No one wants to live in a prison cell!
The outer walls of our homes are fixed. The floor and the roof are fixed. They enclose our homes, separating the inside from the outside. Windows and doors on the other hand, set in the enclosing walls, bring life inside the home. Without a window – a window that you can look out from, that can let in natural light and which you can open and close to let in the breeze, a room is like a prison cell.
The most important function of a window is that it is a way of connecting to the outside. You can open and close it, and adjust the opening. You can be in touch with Nature – the changing light of day and night, the cycles of the seasons, the view of gardens, the trees and flowers, and the sound of birds. You can be in touch with your street and the laughter of children in the playground. You can close it if the outside is too cold or too hot, shade it when the sunlight is too harsh, and shut it if you want peace and quiet. It is indeed this adjustable device that brings life to the home.
Therefore, it is very important to design windows with great care and attention so that you can enjoy all the benefits and avoid the pitfalls of poor window design.
Can you open the window fully when it is cool in the morning and evening and during the night, but keep the mosquitoes out?
Can you shut it tight when it is unbearably hot outside, and a dusty wind is blowing?
Can you shade it from the outside if the hot afternoon sun is shining through it, but you want gentle light and some ventilation?
Can you keep the rain out but enjoy the monsoon breeze?
Can you adjust the amount of daylight coming from the windows?
Can you control the breeze coming through the window?
Can you have the privacy of your room and still get the benefit of natural light and pleasant breeze?
Will you get warm sunshine into the room during winter mornings?
Do the windows give enough pleasant daylight so that you do not need to switch on any electric light during the day?
Can you install a cooler or an air conditioner without blocking the light and the view?
But remember, a window is not complete without a projection that protects it from the rain and a shading arrangement that you can adjust.
What can go wrong? How can a window become a nuisance and a source of discomfort?
In the old days, window shutters were made of wood. When you closed the window during hot afternoons, the wood worked like an insulating panel to keep the coolth of the room in and the heat out. Nowadays, window shutters have thin glass panels. The advantage of glass is that you can close the window but still have daylight and the view to the outside. Often, windows have fixed glass panels just for a better view to the outside. It is becoming fashionable to have large view windows.
The disadvantage of the thin glass panel is that it is not an insulator. In fact, if you allow the hot sun to come in through the window, it traps the heat in the room. It behaves like a solar cooker! Curtains inside the window are of no use. They only block the light but not the heat that the glass has trapped inside the room. You end up switching on electric lights, even when daylight is available!
If the glass area of the window is larger than necessary and it is not shaded from the hot sun you will suffer from overheating.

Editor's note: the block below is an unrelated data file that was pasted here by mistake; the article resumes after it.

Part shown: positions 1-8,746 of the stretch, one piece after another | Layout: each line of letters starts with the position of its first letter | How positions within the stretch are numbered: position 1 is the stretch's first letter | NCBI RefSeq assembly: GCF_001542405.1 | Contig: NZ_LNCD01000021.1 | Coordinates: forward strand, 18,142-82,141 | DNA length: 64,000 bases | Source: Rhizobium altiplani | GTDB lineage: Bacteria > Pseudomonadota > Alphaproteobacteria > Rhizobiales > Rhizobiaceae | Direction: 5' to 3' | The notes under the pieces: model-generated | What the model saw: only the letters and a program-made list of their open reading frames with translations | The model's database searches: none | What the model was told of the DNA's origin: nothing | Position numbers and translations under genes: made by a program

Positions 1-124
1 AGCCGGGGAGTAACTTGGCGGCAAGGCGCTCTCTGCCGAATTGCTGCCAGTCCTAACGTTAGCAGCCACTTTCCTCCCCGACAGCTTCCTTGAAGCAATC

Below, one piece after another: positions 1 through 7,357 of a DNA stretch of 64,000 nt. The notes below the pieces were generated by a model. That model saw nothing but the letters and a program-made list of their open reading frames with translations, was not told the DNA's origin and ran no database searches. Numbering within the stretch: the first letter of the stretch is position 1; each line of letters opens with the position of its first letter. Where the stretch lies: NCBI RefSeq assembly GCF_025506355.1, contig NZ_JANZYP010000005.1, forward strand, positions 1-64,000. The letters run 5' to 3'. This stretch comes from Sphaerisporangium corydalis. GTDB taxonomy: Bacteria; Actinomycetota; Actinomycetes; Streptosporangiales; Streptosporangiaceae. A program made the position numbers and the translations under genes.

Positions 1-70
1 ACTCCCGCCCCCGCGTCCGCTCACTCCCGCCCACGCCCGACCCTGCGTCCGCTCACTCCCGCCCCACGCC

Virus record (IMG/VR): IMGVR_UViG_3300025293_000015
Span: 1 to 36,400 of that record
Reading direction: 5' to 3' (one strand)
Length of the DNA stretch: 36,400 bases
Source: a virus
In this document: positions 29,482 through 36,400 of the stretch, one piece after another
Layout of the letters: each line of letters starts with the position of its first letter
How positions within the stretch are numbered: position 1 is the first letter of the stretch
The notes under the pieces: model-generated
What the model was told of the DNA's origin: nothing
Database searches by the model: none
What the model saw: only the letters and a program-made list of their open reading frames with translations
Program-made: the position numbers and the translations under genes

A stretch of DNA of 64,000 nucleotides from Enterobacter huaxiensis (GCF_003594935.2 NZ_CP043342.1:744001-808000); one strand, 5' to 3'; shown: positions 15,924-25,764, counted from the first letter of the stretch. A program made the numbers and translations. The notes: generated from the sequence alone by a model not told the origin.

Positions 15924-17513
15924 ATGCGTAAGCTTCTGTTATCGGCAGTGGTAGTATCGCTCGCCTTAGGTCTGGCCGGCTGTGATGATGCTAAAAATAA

During warm and humid seasons, good and effective ventilation is needed in the evenings and night so that the house can cool down. The cool air carries away the heat that the walls and floors have absorbed during the hot day. Windows should be on both sides of the house so that the breeze can blow through. This is called cross-ventilation.
Builders often include sliding windows with two or three sliding panels. The window may be one metre wide but you can open only half the window for ventilation and, that is not enough ventilation. When the window has three sliding panels, two panels can be opened, but now the window may be larger than necessary letting too much light and heat.
Builders often do not provide a ventilator above the door, or a second window for cross ventilation. Well, if the breeze cannot cross the room, then it will not flush out the heat.
The climate is getting warmer. There are seasons and times of the day when, despite all the precautions you have taken in designing the windows and the envelope of the building, it is still too hot. When you can afford it, you will want to install an air conditioner.
An air conditioner is not cheap, and running it is very expensive. A 1.5 ton air conditioner will cost between six to ten rupees for every hour you use it! How do you get the benefit of air-conditioned comfort at minimum cost?
Make sure that the windows are shut tight. If the hot or humid air outside flows in through the gaps around the window frame and the shutters, your air conditioner is being unnecessarily overworked.
Sliding windows that are airtight when closed are rather expensive. Casement windows do a better job at a lower cost.
Make sure that the windows are not unnecessarily over-sized.
Make sure that they are shaded from the hot sun.
The green design of windows is, perhaps, the most important aspect for making homes comfortable – comfortable according to the local climate. The green design of windows reduces the demand for electricity, for lighting and for cooling. The biggest gain is that you will need the air-conditioner for only the hottest season, and on the days that you need it, you will need it only for some time of the day or night. Green window design can reduce the cost and the demand for electricity by 50% when compared to bad design with its pitfalls! Lesser the electricity consumption – lesser the carbon dioxide emissions.
Are the windows installed in your home green? If not, what are the issues that you face? Tell us in the comments below.
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